There’s no need to ask Scooby-Doo, ‘where are you?’ anymore, as the beloved cartoon canine will soon be found on demand. That’s right, Warner Bros, is ‘scrappy-ing’ a theatrical release for its animated movie Scoob! and sending the film straight to digital platforms on May 15. Zoinks, indeed!
“While we’re all eager to be able to once again show our films in theaters, we’re navigating new, unprecedented times which call for creative thinking and adaptability in how we distribute our content. We know fans are eager to see Scoob! and we’re delighted we can deliver this feel-good movie for families to enjoy while they’re home together,” said Ann Sarnoff, the new chairman/CEO of Warner Bros.
Scoob! will be available for a 48-hour rental for the newly-adopted industry standard cost of $19.99, but in an expensive twist, the film will be available to buy for $24.99 — five dollars more than Universal’s Trolls World Tour, as well as new releases such as The Hunt, The Invisible Man and WB’s own The Way Back. I assume that Warners realized that the $19.99 price point was actually a bargain for families with two or more children, and it wouldn’t surprise me to see other studios follow suit on family titles.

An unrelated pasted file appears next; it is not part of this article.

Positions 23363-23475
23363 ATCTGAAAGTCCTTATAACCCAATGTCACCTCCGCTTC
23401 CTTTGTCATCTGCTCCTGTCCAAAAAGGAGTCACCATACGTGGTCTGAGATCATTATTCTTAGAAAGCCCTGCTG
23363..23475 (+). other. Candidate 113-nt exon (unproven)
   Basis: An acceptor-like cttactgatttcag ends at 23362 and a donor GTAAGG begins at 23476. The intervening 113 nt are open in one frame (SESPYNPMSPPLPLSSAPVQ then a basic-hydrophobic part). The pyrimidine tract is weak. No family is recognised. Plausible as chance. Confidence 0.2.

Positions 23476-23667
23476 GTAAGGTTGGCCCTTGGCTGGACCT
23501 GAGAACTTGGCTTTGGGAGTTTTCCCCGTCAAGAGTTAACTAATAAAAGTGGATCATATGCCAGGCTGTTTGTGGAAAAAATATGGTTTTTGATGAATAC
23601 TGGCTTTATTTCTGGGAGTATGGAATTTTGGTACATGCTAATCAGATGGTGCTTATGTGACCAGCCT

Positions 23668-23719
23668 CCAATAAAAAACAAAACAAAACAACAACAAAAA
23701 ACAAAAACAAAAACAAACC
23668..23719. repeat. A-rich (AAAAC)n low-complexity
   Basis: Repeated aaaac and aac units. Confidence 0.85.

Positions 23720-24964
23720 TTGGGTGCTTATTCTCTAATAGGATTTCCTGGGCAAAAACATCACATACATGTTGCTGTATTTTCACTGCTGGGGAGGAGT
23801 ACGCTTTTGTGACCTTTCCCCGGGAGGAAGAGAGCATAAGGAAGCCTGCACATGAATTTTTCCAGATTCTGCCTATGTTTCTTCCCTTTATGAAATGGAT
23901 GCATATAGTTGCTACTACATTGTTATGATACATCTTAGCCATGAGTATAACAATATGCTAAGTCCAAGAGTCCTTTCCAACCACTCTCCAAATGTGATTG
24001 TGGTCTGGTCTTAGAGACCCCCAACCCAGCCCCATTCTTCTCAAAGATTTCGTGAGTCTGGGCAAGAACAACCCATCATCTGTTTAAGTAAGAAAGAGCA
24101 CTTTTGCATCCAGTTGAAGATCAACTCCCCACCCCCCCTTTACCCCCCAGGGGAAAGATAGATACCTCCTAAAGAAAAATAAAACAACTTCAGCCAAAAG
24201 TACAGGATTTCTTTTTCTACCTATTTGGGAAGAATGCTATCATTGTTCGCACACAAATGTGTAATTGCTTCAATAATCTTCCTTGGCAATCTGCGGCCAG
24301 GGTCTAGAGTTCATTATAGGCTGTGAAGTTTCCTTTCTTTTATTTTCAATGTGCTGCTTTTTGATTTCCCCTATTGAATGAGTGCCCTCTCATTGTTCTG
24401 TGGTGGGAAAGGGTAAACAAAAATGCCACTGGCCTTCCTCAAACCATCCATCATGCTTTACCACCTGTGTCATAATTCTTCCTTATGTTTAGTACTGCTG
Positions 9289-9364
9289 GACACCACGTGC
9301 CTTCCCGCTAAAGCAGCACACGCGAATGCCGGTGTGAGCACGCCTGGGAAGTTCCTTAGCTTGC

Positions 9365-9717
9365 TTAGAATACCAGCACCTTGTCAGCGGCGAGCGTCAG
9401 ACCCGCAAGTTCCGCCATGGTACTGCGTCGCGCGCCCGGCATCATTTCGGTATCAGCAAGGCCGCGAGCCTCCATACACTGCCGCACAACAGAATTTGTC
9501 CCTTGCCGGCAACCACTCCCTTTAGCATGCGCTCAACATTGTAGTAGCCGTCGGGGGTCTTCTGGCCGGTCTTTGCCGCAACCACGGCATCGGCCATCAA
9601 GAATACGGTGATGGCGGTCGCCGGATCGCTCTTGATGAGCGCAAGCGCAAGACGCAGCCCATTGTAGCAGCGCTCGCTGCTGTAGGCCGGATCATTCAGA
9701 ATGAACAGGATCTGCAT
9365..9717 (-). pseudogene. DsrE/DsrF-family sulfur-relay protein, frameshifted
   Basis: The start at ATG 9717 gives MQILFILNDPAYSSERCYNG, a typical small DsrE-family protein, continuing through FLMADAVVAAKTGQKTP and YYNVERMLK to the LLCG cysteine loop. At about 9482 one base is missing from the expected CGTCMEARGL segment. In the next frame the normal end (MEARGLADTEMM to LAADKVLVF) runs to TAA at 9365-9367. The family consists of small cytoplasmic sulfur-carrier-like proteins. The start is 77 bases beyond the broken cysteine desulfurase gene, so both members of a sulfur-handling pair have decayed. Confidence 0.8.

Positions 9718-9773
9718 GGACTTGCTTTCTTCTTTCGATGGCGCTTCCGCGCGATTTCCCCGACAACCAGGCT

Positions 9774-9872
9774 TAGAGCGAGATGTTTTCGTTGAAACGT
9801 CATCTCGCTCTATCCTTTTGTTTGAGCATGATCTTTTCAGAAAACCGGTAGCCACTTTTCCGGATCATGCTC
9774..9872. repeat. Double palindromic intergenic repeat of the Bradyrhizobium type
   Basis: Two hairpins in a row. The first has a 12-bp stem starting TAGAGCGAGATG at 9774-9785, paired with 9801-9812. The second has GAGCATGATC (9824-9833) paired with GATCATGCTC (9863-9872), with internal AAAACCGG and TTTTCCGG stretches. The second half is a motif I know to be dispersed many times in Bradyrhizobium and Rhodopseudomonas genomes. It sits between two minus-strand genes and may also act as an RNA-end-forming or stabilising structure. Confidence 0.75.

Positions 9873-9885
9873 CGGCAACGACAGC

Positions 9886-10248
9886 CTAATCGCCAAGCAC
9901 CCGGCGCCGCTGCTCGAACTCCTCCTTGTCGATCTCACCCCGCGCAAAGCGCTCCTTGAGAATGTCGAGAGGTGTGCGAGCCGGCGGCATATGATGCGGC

Tony Cervone directed Scoob!, which boasts an all-star voice ensemble including Will Forte (Shaggy), Zac Efron (Fred), Gina Rodriguez (Velma), Amanda Seyfried (Daphne), Kiersey Clemons (Dee Dee), Ken Jeong (Dynomutt), Jason Isaacs (Dick Dastardly) and Mark Wahlberg (Blue Falcon), with Frank Welker voicing the title character. The film ends up keeping its release date, as it had been slated to hit theaters on May 15 — just 12 days before WarnerMedia launches its new streaming service HBO Max.
I think it’s safe to assume that Scoob! will eventually make its way to HBO Max, but it won’t debut on that platform right out of the gate, as the film needs the chance to make back its production budget and marketing spend — which may also explain the elevated price point for purchase. This isn’t like the case of Frozen 2, which already enjoyed a robust theatrical run before Disney made it available on Disney+ three months earlier than planned. Warners couldn’t afford to just give the Scooby-Doo movie away as a freebie to HBO Max subscribers, though the studio may follow in Disney’s footsteps and shorten its VOD window.
All I know is, I grew up watching Scooby-Doo and dig this voice cast, so I’ll probably check this movie out while my girlfriend is asleep. I probably would’ve gotten away with it too if it weren’t for this meddling post I’ll never be able to erase from the internet.